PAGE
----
I’m glad you found one, you will be a valuable member of the group.
“I’m just so lonely!”.
Those were the words I clearly understood from the old gentleman who helped me carry my son’s belongings to a group home. They were the words of pain, words of strength, words that bonded me to a stranger and broke my heart in the space a few seconds.
Two days earlier, I had anxiously driven past the location of a group home, here in #####, to check the place out. It appeared to be a very clean and neat home in a west ##### location. Relief flooded over me as I inspected the home from a distance. This was to be the new temporary home for my son who copes with paranoid schizophrenia. My fears of the unknown were somewhat relieved when I saw a well kept home with a basketball goal on the side of the yard.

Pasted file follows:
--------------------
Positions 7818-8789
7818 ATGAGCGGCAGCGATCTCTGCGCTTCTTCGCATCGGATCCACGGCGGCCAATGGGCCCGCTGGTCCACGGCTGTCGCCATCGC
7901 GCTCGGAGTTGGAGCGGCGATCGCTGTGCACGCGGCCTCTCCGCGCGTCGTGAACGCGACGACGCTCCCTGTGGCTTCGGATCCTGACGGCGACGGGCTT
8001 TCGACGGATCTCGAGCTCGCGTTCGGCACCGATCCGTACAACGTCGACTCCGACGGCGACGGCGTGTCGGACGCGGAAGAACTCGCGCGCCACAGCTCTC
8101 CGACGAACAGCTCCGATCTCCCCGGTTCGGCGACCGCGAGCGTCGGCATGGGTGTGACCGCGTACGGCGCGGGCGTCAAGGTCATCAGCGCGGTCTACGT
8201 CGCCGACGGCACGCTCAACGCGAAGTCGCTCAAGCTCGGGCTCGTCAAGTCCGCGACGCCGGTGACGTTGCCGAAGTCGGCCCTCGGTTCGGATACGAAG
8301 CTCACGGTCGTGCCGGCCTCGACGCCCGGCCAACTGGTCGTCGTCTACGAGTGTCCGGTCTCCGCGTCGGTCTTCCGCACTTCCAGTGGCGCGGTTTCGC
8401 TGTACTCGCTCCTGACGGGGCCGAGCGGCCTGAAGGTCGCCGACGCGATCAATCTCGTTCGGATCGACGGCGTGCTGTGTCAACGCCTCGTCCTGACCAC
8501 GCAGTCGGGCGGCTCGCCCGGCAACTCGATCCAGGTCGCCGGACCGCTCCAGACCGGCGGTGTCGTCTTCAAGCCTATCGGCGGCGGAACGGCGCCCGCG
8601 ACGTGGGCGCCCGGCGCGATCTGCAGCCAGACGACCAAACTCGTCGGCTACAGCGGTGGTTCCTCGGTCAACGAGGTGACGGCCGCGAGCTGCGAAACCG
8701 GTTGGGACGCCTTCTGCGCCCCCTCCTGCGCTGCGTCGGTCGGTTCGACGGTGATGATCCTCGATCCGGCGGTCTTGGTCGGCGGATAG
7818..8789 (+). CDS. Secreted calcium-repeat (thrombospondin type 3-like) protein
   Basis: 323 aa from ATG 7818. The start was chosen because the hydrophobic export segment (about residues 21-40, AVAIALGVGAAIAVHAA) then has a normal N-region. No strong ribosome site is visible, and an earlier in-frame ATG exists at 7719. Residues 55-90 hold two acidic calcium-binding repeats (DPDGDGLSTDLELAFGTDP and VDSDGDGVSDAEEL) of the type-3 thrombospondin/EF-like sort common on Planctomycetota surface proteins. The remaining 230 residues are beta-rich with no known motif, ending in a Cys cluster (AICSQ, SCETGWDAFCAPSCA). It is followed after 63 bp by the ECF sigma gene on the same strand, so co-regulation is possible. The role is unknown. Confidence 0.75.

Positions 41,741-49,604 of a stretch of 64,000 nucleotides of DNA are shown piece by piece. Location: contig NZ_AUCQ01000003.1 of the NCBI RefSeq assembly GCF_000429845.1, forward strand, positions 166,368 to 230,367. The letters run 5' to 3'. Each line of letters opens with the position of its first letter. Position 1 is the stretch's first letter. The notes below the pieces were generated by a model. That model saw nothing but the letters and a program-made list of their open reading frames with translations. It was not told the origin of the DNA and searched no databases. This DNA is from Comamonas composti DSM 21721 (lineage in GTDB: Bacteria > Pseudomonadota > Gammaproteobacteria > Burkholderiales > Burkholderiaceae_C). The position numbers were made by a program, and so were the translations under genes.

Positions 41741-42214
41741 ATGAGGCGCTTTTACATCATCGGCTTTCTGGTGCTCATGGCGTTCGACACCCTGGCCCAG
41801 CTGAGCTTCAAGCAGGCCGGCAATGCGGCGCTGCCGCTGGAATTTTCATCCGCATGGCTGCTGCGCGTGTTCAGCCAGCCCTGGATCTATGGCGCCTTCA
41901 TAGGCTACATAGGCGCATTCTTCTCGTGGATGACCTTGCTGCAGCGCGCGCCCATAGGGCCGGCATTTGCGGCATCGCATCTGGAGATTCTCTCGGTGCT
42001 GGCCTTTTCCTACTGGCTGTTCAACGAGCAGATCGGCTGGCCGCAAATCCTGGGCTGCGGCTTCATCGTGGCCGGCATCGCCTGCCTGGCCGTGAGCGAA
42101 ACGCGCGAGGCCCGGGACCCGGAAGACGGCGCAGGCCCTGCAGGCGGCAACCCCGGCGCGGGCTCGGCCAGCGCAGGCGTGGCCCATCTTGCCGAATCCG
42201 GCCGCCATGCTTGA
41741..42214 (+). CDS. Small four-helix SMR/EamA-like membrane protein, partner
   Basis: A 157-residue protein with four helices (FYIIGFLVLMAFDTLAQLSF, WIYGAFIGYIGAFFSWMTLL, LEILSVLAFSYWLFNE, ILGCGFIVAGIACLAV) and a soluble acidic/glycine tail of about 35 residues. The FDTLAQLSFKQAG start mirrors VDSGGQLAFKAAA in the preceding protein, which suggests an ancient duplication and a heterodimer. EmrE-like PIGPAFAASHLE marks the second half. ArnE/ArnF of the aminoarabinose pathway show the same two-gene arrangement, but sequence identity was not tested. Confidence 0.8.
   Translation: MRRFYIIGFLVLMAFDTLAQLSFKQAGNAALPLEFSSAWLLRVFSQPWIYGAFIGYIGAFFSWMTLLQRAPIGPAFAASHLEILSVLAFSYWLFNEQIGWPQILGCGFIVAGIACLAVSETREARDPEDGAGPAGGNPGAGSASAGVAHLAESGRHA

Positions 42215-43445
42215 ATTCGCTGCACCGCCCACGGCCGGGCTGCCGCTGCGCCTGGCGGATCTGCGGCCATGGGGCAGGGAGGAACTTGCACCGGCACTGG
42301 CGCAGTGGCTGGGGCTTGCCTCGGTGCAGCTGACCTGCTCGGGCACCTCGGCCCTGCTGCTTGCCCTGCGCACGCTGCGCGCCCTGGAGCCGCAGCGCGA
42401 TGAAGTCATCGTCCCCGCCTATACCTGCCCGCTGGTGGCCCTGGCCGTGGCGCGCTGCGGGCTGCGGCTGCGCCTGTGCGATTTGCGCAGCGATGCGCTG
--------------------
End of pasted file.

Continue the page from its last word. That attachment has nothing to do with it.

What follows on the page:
Little did I know, this place would also become a window into a world I didn’t know existed. My son would arrive at this group home the following day. I called the telephone number of the home and a kind voice answered. I explained who I was and gave the woman a brief description of my son. I asked for the house rules and learned I could bring some of his personal items over the following day.
I arrived at the home with a car full of things I thought would comfort my son as he recovered from the latest attack of his illness. As I drove up, an old gentleman approached my car. I was apprehensive at first. I didn’t know if he was dangerous. Who would be at this house with my son? Who would be caring for him while I was at work every day? Were the people here crazy? Were they dangerous? Was the staff going to mistreat my son? Were we in control of our lives anymore? With these thoughts rushing through my mind, I exited the car. The man approached. He mumbled something incoherent. I finally figured out he was offering to help me carry items inside. Hesitantly, I handed him a couple of items. As we walked inside, I very clearly understood him say…”I’m just so lonely!”
Time stopped, my heart broke.